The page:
Council position on the Recovery and Resilience Facility agreed
On Friday 9 October 2020, member states’ EU ambassadors formally agreed the Council’s position on the Recovery and Resilience Facility. The text of the draft Regulation is available here.
The facility will support public investments and reforms and contribute to economic, social and territorial cohesion within the EU. The proposal will have to be negotiated now between the European Parliament and the Council. The Parliament’s position is yet to be voted on.
The Recovery and Resilience Facility will offer member states €312.5 billion in grants (in 2018 prices), of which 70% would be committed in 2021 and 2022 and 30% by the end of 2023.
The allocation key for the years 2021-2022 would take into account for each member state its population, the inverse of its per capita GDP and its relative unemployment rate over the past 5 years. In the allocation key for the year 2023, the unemployment criterion is replaced, in equal proportion, by the percentage fall in real GDP in 2020 and the aggregated percentage change in real GDP over the period 2020-2021, based on a preliminary basis on the Commission Autumn 2020 forecasts and then to be updated by 30 June 2022 with the latest statistical figures.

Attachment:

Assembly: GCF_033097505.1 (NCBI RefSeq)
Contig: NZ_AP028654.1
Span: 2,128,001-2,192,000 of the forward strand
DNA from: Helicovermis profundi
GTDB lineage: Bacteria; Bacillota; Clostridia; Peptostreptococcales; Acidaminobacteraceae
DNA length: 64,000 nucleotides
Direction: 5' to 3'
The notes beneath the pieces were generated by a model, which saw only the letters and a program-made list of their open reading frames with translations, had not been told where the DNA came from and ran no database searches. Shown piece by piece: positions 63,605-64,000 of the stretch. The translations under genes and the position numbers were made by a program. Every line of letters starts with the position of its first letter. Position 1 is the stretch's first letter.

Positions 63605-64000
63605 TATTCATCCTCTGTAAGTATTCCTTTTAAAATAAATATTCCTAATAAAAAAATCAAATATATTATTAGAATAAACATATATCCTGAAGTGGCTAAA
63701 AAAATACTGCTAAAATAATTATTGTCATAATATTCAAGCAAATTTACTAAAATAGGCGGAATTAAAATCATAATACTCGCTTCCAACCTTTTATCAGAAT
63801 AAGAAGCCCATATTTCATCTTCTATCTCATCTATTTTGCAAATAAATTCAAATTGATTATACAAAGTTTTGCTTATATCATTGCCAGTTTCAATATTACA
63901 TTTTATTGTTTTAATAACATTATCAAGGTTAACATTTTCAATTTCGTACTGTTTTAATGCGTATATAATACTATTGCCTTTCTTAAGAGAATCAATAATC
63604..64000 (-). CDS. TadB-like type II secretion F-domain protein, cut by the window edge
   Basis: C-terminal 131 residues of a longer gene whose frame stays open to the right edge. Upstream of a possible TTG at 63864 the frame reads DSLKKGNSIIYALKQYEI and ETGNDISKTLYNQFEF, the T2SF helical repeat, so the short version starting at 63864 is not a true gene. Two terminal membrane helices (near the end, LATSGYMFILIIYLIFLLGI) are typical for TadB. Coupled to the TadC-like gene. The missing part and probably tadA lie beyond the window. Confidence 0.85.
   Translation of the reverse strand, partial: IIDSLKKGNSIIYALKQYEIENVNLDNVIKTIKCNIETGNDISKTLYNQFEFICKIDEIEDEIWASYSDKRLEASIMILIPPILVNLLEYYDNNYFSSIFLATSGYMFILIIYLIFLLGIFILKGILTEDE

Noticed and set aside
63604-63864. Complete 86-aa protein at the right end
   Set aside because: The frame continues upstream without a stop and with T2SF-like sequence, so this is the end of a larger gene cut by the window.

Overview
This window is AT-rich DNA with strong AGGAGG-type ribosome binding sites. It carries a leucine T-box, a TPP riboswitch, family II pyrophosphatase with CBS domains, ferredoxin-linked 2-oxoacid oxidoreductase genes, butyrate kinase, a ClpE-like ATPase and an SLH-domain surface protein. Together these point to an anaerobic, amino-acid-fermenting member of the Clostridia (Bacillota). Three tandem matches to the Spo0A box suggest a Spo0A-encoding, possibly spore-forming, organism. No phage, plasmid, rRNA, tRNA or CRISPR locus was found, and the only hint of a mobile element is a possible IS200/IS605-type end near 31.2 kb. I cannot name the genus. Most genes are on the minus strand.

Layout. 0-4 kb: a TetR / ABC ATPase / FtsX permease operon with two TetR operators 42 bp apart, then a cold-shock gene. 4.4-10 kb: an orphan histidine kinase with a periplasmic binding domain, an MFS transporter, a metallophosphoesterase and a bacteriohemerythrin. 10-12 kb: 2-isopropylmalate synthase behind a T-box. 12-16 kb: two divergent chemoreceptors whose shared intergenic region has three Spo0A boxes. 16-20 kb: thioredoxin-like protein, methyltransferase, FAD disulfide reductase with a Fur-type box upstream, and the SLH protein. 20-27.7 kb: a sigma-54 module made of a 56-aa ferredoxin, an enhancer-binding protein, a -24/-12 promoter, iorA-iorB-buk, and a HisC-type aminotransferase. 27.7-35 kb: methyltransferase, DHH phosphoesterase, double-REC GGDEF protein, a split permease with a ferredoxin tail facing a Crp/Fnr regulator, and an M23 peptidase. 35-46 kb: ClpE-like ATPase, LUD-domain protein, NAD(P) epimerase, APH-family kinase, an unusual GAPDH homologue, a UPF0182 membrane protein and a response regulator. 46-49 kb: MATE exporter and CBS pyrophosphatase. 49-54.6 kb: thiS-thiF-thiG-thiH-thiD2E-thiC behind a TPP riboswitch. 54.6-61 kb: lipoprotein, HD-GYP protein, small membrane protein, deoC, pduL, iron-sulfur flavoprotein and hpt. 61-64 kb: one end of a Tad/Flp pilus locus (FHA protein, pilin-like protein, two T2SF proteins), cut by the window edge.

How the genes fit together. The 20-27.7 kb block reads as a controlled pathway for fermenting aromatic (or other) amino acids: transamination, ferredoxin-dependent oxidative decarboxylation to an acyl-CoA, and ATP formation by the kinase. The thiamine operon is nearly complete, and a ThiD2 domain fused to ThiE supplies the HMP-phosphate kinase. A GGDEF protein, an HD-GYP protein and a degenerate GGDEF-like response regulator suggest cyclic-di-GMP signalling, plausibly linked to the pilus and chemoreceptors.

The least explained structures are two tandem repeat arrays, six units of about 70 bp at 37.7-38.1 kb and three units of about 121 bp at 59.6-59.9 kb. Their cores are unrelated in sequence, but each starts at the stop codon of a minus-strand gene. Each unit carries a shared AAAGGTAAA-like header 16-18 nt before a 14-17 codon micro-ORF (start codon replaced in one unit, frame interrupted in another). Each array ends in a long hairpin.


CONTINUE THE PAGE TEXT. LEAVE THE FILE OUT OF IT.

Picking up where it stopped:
In addition, €360 billion of loans will be made available to member states until the end of 2023 to provide additional financing for their reforms and investments. As a rule, the maximum volume of such loans would not exceed 6.8% of the GNI of each member state.
In order to receive support from the Recovery and Resilience Facility, member states must prepare national recovery and resilience plans setting out their reform and investment agendas until 2026, including targets, milestones and estimated costs.
According to the Council’s mandate, measures started from 1 February 2020 onwards would be eligible. The Council’s mandate provides that pre-financing for the facility would be paid to member states upon request in 2021.
The funds are released to member states upon satisfactory fulfilment of the relevant milestones and targets included in their recovery and resilience plans. The Council position also reflects the emergency brake mechanism agreed at European Council level, according to which if, exceptionally, one or more member states consider that there are serious deviations from the satisfactory fulfilment of the relevant milestones and targets.
Read the Council’s press release here.